Creating extraordinary experiences for donors
- Written by
- Simone Joyaux
- January 05, 2016
Does your organisation do this? Do you, the fund development leader, make sure extraordinary experiences happen for your donors?
As a donor yourself, do you enjoy extraordinary experiences offered by the charities you give to? Ask yourself: when was the last time you, the donor, were ‘wowed’ by a charity you invest in?
Now ask yourself: When was the last time your organisation ‘wowed’ its donors? Don’t know? Just ask them!
Explore your organisation's ‘wow’ factor for your donors. The thing that describes the extraordinary experiences you offer your donors. But keep in mind that it isn't about glitz or superficiality.
Some of my students at Saint Mary's University of Minnesota proposed the ‘wow’ question. The greatest conversations result from this Master of Arts Program in Philanthropy and Development. The best strategic questions emerge from our conversations.
And I know that these students take the questions and conversations back to their organisations. These professionals work hard to ensure that they focus on the right stuff.
That's the job of the development professional. That's what leaders do. And that's your responsibility, too.
Think about this statement from British architect Sir Denys Lasdun (1914- 2001), ‘Our job is to give the client not what he wants but what he never dreamed that he wanted; and when he gets it, he recognises it as something he wanted all the time.’
Does your organisation do that?
Research shows that customers expect experiences these days. The same holds true for donors. Just the same old same old doesn't work so well anymore – whether you're going to the movies or giving a gift. Remember the days of popcorn at movie theatres? Now you can get Ben and Jerry's ice cream. You can eat hotdogs and pizza before the film.
And how about giving gifts?
Sure, the thank-you letter, but it better be more than a general statement that goes to everyone. Sure, public recognition in the annual report is good. But is there a different way of doing this or adding value to it? For example, how do you recognise loyalty?
How about those cultivation tactics: dinner with the president/CEO, or a special party, the ‘roast someone famous’ fundraising event, or the black-tie gala?
Do these seem somewhat ho-hum? Maybe yes, maybe no. Ask your donors.
For sure, you could make these events more interesting and more engaging. I'll bet you could transform these activities into experiences.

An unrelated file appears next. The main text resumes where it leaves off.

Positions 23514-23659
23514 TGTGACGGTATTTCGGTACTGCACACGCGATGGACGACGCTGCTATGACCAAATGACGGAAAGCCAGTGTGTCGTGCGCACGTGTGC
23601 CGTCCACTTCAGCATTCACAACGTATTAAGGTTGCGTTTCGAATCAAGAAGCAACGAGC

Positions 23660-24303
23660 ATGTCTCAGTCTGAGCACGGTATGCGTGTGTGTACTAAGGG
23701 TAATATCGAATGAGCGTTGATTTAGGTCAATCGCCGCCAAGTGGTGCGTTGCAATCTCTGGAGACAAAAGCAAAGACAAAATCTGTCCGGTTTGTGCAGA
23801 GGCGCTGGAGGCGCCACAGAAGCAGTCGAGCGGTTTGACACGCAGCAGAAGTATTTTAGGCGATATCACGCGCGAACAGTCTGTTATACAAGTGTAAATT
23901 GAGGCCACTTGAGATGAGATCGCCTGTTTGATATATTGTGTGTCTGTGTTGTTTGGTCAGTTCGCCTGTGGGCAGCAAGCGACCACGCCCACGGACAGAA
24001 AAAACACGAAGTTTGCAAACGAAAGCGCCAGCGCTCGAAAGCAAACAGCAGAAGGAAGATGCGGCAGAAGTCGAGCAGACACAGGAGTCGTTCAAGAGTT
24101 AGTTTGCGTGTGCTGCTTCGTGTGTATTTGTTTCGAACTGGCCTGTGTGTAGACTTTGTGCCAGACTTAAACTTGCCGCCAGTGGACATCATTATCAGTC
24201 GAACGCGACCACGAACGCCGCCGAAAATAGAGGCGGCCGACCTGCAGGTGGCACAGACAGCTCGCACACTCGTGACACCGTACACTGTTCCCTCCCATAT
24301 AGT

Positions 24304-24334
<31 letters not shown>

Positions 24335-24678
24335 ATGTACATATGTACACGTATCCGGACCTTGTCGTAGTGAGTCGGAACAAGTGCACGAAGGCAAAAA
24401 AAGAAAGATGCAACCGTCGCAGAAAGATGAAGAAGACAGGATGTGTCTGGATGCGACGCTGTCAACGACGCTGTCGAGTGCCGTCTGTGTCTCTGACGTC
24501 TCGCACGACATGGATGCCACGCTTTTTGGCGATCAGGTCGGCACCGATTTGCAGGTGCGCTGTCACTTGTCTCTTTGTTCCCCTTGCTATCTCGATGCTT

Imagine this: at its annual autumn celebration in 2008 the Women's Fund of Rhode Island had a mock election. Using a laptop computer, guests voted on issues and candidates. Election results were reported at the end of the evening.
A good newsletter is an important cultivation tactic. But is reading your newsletter an extraordinary experience? Sadly, I doubt it. A ‘kick-ass’ newsletter would be much better. Don’t be conservative. Don't be safe. Instead, wow them. Read Tom Ahern'’ books and free e-news so that you can do this well.
Extraordinary experiences do not cost more money…
Extraordinary experiences do not require more time. But they do require innovative thinking. They demand that you talk with your donors and understand why these good people give, how they feel and which emotions trigger their action.
The process of doing this – creating the experiences – is an experience itself. Host focus groups with donors to explore all this. Donors say that a good focus group is an extraordinary experience for them. And they also say that personal interviews are an wonderful for them too.
Here are some more extraordinary experiences for donors:
- Telling your donors stories in your annual report and on your website.
- Inviting a donor to join you at the airport to welcome a new refugee family to this country. (Thanks to Rhode Island's International Institute for this idea.)
- Inviting donors to help the zookeeper feed the animals. (Yes, zoos are now doing this. Wow!)
- Inviting your donors to watch surgery. (Of course, the patient must give permission. But I believe hospitals do this.)
Could you invite me to read stories to children? Could I present a topic in a classroom? Could I watch scientists doing lab experiments for a life-saving drug?
Don't just say ‘no’. Don't let your programme staff refuse. Instead, explore ideas together.
What a great brainstorming session this would be with your board and your fund development committee. How much fun your staff in every department could have exploring ideas.